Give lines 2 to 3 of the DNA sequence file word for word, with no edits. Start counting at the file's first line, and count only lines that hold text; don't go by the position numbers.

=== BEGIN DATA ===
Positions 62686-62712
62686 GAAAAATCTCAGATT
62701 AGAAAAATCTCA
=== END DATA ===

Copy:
62686 GAAAAATCTCAGATT
62701 AGAAAAATCTCA